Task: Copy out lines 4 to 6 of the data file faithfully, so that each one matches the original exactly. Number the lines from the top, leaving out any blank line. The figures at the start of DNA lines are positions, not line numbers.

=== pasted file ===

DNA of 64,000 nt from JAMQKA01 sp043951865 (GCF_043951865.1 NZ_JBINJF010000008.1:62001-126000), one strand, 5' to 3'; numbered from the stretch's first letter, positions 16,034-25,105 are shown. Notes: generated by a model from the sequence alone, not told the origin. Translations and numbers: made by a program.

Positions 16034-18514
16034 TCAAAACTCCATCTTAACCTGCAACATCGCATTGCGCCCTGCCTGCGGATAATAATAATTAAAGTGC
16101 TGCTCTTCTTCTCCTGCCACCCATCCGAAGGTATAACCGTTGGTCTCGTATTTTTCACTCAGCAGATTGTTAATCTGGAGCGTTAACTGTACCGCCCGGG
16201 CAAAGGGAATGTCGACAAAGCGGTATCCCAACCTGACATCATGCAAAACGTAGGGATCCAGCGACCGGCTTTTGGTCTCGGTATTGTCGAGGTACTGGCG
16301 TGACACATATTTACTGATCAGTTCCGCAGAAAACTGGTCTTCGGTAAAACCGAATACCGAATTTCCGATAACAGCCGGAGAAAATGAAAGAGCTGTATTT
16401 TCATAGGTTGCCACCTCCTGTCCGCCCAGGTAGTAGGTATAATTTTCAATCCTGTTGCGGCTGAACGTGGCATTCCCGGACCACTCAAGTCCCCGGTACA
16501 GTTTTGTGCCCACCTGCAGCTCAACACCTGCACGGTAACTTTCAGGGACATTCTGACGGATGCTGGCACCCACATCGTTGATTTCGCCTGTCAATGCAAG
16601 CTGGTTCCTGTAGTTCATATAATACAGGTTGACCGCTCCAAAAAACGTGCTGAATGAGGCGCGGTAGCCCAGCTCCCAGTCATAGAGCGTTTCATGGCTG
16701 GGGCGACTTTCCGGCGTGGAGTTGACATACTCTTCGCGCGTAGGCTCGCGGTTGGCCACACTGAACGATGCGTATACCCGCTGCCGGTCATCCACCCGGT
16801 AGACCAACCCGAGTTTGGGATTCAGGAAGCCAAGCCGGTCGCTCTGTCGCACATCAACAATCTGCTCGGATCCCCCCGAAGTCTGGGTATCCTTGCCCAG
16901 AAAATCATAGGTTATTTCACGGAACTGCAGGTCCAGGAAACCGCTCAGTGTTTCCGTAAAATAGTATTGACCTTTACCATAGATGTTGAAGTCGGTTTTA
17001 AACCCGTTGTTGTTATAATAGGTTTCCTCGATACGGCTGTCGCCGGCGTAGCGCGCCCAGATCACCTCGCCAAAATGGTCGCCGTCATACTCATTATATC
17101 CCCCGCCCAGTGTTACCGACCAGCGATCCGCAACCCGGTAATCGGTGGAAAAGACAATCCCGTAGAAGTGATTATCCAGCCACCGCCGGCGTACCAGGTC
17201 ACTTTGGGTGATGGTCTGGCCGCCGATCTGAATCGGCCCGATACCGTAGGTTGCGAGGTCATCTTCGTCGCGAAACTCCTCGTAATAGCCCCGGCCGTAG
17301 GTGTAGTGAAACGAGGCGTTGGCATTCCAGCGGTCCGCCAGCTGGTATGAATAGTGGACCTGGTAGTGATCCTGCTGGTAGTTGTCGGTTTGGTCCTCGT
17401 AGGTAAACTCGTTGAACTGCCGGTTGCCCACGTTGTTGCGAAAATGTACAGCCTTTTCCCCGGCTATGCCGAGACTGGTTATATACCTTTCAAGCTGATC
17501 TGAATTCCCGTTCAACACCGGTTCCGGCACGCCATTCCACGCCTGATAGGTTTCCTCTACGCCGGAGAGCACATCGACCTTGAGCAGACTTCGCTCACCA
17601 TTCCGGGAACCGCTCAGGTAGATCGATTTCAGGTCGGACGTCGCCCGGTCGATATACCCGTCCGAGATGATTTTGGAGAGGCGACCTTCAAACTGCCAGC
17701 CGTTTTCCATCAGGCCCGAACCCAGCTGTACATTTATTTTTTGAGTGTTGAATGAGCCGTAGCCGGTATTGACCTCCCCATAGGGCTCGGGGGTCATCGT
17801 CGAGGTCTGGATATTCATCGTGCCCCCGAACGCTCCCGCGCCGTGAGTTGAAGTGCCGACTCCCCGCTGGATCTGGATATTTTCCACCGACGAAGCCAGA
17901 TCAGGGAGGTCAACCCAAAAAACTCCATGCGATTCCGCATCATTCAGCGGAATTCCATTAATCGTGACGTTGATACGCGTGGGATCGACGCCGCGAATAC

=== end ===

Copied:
16101 TGCTCTTCTTCTCCTGCCACCCATCCGAAGGTATAACCGTTGGTCTCGTATTTTTCACTCAGCAGATTGTTAATCTGGAGCGTTAACTGTACCGCCCGGG
16201 CAAAGGGAATGTCGACAAAGCGGTATCCCAACCTGACATCATGCAAAACGTAGGGATCCAGCGACCGGCTTTTGGTCTCGGTATTGTCGAGGTACTGGCG
16301 TGACACATATTTACTGATCAGTTCCGCAGAAAACTGGTCTTCGGTAAAACCGAATACCGAATTTCCGATAACAGCCGGAGAAAATGAAAGAGCTGTATTT